Fabien returned to the States on the 1st of January. Sad face. This means I had two solid days to prepare for my placement test at the University d’Orleans. So, like a good little student I reviewed by vocabulary, verbs, listened to a few ‘Coffee Break French’ podcasts and made a solid attempt to speak in french more. I wasn’t all that stressed because I was quite comfortable with what I knew and understood.
The other challenge of the day is that this would be my first time driving the manual car and finding the University on my own. Now, I admit that I got lost but eventually found my way to the Insitut d’Francais building. When I arrived I said “Je suis la pour la (and not ‘le’) test.” (I am here for the test). Mistake aside, I was understood and instructed to follow the professor to the testing room. When I took my seat, I noticed the other students had the same terrified look on their faces. The test was distributed and after my first review, I thought, am I in the french class?
I understood almost nothing in the grammar and listening section, but struggled and reasoned my way though. Next, I had to write 250 words (no, that is not a typo) on the things to do in my country. Thank God I live in the United States and not Liechtenstein. I put my best foot forward, but I’m sure the essay was riddled with mistakes. And finally, the oral test – a 15 minute dialogue with a professor.
She asked me questions about myself including where I had taken french and for how long. I answered, “Une annee a l’Alliance Francais a Detroit.” (1 year at the Alliance Francais in Detroit). She replied “1 annee ou 1 mois?” (One year or one month?) Did I stutter? Well, probably, but I clarified 1 year. Surely this was because she thought my french was so awful. The second part of the oral exam was all on my own. Fortunately, the day before I had just listened to a podcast on the very subject I was being quizzed on…what I do everyday. (In french) I explained what time I get up, what I eat for breakfast, the processing to getting ready, when I leave the house, what I do at work, what I do when I return home and when I go to bed. Again, I know I made a million mistakes and had a billion “um’s” and “uh’s”, but I’m pretty sure I got my point across. I left after 3 hours, totally exhausted and slightly demoralized.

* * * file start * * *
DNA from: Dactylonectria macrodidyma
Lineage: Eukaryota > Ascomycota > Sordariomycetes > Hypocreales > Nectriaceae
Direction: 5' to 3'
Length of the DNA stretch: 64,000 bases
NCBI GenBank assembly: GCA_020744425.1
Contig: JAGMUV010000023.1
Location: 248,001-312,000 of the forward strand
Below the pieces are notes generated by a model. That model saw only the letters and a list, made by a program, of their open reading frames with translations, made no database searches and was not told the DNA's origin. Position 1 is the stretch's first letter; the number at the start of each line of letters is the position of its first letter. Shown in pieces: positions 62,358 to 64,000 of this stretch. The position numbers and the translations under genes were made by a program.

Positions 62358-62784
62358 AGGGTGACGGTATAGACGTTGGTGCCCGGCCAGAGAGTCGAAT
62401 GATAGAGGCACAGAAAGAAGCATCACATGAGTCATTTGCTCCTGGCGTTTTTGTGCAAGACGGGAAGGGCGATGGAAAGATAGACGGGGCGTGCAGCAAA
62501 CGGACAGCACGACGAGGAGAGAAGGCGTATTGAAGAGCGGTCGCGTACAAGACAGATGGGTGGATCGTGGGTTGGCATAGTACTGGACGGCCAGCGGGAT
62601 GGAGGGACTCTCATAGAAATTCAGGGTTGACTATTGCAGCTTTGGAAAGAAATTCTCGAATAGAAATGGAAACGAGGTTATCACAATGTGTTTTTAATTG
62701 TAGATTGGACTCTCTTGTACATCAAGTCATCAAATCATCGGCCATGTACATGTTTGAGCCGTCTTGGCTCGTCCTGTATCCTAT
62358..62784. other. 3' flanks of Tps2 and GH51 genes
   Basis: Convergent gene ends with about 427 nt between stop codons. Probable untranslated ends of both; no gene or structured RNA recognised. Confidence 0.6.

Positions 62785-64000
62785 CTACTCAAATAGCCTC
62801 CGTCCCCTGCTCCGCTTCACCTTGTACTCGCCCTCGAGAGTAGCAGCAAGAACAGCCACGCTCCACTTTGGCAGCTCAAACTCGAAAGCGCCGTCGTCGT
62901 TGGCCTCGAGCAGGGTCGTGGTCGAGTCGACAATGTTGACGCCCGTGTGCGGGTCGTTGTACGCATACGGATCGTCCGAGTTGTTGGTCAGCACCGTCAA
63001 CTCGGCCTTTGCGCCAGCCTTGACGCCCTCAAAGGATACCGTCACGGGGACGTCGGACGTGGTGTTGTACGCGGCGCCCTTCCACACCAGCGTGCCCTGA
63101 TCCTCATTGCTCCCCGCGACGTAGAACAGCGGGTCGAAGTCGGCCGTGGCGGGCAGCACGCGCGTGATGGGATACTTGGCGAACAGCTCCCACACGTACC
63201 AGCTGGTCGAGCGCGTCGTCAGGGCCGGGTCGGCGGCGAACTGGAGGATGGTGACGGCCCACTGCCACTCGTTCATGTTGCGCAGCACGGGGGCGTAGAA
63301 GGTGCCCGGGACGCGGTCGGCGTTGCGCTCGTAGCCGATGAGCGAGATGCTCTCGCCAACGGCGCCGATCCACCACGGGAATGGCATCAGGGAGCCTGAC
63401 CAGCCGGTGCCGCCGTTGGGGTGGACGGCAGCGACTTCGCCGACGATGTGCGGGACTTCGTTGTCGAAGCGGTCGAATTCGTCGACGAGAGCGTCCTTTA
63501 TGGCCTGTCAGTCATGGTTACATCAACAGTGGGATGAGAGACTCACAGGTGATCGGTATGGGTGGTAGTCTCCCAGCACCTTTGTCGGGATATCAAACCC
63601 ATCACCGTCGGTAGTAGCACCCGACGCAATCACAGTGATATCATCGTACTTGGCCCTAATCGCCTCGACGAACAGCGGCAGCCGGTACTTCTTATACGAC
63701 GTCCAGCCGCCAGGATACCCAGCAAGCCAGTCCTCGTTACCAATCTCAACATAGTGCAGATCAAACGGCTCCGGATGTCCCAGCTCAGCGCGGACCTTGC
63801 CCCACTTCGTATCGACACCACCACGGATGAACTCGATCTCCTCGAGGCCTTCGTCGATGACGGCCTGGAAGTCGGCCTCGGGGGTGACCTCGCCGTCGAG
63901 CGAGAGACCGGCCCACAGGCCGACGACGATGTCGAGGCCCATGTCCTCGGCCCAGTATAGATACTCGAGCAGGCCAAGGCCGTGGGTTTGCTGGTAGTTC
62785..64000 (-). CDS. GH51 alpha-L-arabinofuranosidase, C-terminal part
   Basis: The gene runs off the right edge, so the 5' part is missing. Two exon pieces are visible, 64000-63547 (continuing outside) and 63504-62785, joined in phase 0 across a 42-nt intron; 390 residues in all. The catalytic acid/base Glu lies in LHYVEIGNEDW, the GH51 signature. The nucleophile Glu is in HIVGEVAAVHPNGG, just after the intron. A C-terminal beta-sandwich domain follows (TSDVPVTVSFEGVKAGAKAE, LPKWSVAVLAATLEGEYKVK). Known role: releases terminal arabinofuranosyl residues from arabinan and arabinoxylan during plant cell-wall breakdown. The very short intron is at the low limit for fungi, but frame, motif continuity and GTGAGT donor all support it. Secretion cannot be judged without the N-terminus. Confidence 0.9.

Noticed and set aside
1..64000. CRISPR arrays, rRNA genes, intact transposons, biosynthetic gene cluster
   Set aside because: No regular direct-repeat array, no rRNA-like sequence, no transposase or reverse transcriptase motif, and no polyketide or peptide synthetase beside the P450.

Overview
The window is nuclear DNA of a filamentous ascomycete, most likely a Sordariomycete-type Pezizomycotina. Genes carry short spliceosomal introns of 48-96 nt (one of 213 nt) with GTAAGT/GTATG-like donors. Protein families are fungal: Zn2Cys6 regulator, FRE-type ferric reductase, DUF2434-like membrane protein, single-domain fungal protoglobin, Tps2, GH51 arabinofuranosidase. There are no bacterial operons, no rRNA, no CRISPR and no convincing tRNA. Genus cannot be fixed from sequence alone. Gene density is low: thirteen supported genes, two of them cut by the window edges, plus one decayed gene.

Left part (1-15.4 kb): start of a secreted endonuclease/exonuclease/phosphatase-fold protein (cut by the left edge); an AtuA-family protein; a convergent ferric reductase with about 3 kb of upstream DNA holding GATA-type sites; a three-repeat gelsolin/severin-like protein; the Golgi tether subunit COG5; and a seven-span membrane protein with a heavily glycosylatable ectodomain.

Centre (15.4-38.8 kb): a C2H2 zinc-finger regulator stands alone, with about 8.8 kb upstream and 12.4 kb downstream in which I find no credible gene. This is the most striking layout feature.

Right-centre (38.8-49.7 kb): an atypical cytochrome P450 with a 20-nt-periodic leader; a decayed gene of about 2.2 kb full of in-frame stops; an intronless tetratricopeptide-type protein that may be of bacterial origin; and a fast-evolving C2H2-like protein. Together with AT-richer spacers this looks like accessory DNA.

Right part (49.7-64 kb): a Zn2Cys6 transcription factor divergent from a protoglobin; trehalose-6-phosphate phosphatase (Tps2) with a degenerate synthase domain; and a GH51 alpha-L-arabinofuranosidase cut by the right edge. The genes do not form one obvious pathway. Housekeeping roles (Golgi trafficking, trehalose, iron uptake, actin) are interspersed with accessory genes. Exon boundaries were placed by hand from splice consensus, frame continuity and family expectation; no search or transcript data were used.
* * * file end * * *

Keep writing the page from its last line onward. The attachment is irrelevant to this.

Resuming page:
I felt like I had failed big time and was certain that when I returned for the results on Friday, they would tell me I did not make the cut. So, for the next few days, I did nothing but worry and prepared myself to take the rejection like a big girl.
When D-day came, I arrived at school early so the instructors could tell me I would not be admitted while the other students were not there. The Prof advised me I was early and to have a seat in the class room. Well, this is just cruel, I thought. The least he could do was put me out of my misery now. I even sat next to the door so I could make a quick exit once I was asked to leave. After the other students arrived, my name was the first they called. The teacher handed me a letter that said “Accepted – Level 2”. Surely this was a mistake.
So, I played along with their sick joke and after a couple hours of them explaining class structure (all in french) and understanding 1% of what they were saying, I was told “Bon week end” and “A lundi”. (Have a good weekend. See you Monday).
9 thoughts on “Testing My Confidence”
Stacie, I LOVE hearing about your adventures in France. Congrats on Level 2! Can’t wait to hear you speaking French! xoxoxo Holly
Thanks! After my first couple of days, I think I understand about 5% of what is going on, but I am hopeful for much improvement. Let’s catch up soon! XO!
Bienvenue en France et bravo pour ton acceptation a l’universite!!!
Mes meilleurs voeux pour cette nouvelle annee 2012!
Et bon courage pour la conduite avec une boite de vitesse manuelle. ;-)
Thank you Sandrine! When I return to Nashville, we must talk only in french so I don’t forget. (: All the best to you. I hope you had a nice holiday. XO!
Way to go, Stace! Love reading your blogs (still!) and keeping up with what’s happening in your life, Sylvia
Thanks, Sylvia! All the best to you in 2012!